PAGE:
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(32 min, Mellow)
TRACK LIST: 1. 3000 Miles Away 10:00 2. Naivetes 2:50 3. Reflexions 3:00 4. Flip Flop 10:00 5. Birds 6:10 LINEUP: Philippe Grancher - keyboards Jean-Louis Rizet - synthesizers With: Pascal X - drums Gerard Bouquin - bass Arnaud Chevalier - electric guitar Marc Abela - acoustic guitar
Prolusion. French keyboardist, guitarist and composer Philippe GRANCHER was born in May 1956. Around 18 he began making music with the wide use of then-modern synthesizers, which resulted in the release of his first two works, "PG" and "3000 Miles Away", in 1975 and 1976 respectively. That said, these two are the only Prog-related albums in Grancher's overall solo discography, although in the '70s the man collaborated with keyboardist Cyrille Verdeaux of Clearlight and with the Zao violinist Didier Lockwood. Later on however, he took a great interest in Blues and has achieved solid success in said field, but that's another story altogether. The material under review is the first CD reissue of Grancher's second LP "3000 Miles Away", which was brought out by Mellow Records just recently.
Analysis. There are no bonus tracks here, just the same five instrumental compositions that make up the LP. The music is either built around tracks of vintage keyboards and acoustic piano or is completely woven of such, as is in the case of the first three pieces, all of which were originally located on the LP's side A. The first two, 3000 Miles Away and Naivetes, feature Philip on acoustic and electric pianos, organ, Mellotron and the ARP string ensemble and Jean-Louis Rizet, who plays the Moog synthesizer, while Reflexions is performed by Philippe alone. The 10-minute title track should probably be regarded as a suite, although those several sections comprising it aren't interpenetrative. At least, they don't seem to be thematically linked among themselves, despite the fact that most relate to Classical music and, thus, are subsumed to a unified stylistic concept. The music varies in mood, in tempo and in the melodic richness within most of the segments (which is also typical of the entire album), so nothing significant would have changed if they had been placed on separate tracks. Movements with polyphonic, lushly orchestrated arrangements alternate with those featuring only electric piano and Moog, at times giving way to the soloing acoustic piano, etc. Only one episode somewhere in the middle reminds me more of Minimalist music, due to the repetitive nature of the synthesizer passages that fill its space. Naivetes has a strong chamber sense throughout, although piano is still the only acoustic instrument in the picture, the others being Moog and a 'virtual' bassoon. Reflexions is nothing else but a little concerto of Classical Academic music of the first water for acoustic piano, the piece's genre belonging having been accentuated because the approach used for both its predecessors isn't always academic. Another 10-minute track, Flip Flop, opens the album's Side B, now conventional. It begins as a rapid, intense, kaleidoscopic (typically '70s) Symphonic Progressive featuring the performance of all six of the musicians mentioned in the lineup above. Later on however, the drums are out, the music normally moving back and forth between infectious acoustic guitar- and bass-laden themes and spacey synthesizer stuff, though there is also a quite long Classical piano interlude, plus something eclectically experimental just before the coda. A remarkable composition in all senses, sounding inimitably unique, even for the '70s. The moderately lengthy piece Birds concludes the album finding the Philippe Grancher band at their probably most diverse and adventurous. About two thirds of its content should be described with the same words as the introductory movement of the preceding piece. So, this is a first-rate Symphonic Prog of a classic model, and I am really amazed at these musicians' mastery in performance, especially their ability to subtly slacken and accelerate their pace. The postlude is gorgeous Baroque-stylized Organ music.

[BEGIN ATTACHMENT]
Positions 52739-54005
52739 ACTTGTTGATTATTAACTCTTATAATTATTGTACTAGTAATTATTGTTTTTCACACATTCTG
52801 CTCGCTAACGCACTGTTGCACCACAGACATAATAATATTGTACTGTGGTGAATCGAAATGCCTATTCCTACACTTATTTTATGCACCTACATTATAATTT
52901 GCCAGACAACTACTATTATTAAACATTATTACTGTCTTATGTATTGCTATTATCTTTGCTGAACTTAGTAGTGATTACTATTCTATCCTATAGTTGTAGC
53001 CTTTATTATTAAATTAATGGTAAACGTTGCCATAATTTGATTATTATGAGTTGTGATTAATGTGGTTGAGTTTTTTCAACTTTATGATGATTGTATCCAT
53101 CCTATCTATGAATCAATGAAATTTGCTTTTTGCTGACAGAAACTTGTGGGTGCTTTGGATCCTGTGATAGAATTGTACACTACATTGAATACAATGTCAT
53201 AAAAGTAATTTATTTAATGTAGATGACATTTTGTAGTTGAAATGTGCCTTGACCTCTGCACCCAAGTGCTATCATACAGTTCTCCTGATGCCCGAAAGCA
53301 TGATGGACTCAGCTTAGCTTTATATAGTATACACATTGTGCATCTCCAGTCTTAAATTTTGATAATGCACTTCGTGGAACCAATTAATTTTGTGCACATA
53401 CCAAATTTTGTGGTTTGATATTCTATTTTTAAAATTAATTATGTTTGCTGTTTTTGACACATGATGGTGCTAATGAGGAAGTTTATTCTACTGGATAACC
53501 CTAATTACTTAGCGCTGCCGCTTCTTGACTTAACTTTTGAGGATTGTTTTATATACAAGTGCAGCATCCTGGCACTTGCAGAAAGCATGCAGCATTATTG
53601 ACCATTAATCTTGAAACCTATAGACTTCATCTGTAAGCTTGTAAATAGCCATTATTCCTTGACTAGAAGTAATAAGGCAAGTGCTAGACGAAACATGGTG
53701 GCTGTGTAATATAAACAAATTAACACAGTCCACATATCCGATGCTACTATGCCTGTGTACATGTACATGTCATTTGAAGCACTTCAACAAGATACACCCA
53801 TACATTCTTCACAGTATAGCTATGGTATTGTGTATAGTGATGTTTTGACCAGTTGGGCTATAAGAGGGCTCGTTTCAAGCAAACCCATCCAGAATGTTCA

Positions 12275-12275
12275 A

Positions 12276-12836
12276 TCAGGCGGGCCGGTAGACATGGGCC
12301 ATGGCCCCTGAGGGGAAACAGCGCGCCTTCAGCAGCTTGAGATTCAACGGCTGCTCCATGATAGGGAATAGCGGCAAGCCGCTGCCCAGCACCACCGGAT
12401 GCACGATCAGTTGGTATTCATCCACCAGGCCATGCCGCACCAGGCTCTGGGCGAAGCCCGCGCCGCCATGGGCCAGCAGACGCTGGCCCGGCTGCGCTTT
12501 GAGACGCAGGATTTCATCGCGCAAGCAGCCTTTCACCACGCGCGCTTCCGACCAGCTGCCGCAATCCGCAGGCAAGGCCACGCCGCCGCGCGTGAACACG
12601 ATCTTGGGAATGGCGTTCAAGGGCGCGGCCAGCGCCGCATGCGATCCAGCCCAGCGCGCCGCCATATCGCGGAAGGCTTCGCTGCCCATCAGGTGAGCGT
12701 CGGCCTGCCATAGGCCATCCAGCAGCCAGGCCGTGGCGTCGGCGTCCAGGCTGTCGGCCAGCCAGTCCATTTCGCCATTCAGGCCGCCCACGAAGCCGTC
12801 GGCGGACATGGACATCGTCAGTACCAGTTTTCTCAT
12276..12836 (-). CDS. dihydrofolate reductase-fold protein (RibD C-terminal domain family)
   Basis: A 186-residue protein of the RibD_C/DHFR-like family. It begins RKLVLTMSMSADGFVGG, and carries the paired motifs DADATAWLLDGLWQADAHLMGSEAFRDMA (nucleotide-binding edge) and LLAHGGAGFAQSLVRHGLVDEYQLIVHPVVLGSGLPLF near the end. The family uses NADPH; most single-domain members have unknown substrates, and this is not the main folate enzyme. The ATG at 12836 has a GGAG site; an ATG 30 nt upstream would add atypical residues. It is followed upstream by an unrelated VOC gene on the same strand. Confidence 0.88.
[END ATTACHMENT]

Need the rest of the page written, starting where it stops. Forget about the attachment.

Conclusion. Although the title track isn't too consistent and cohesive, the overall effectiveness of the material is strong enough to endure, and to continue to provide the listener with a solid dose of pleasure. I believe most of those Symphonic Prog lovers who are on friendly terms with Classical music will find Philippe Grancher's "3000 Miles Away" an interesting recording.
VM: June 9, 2006
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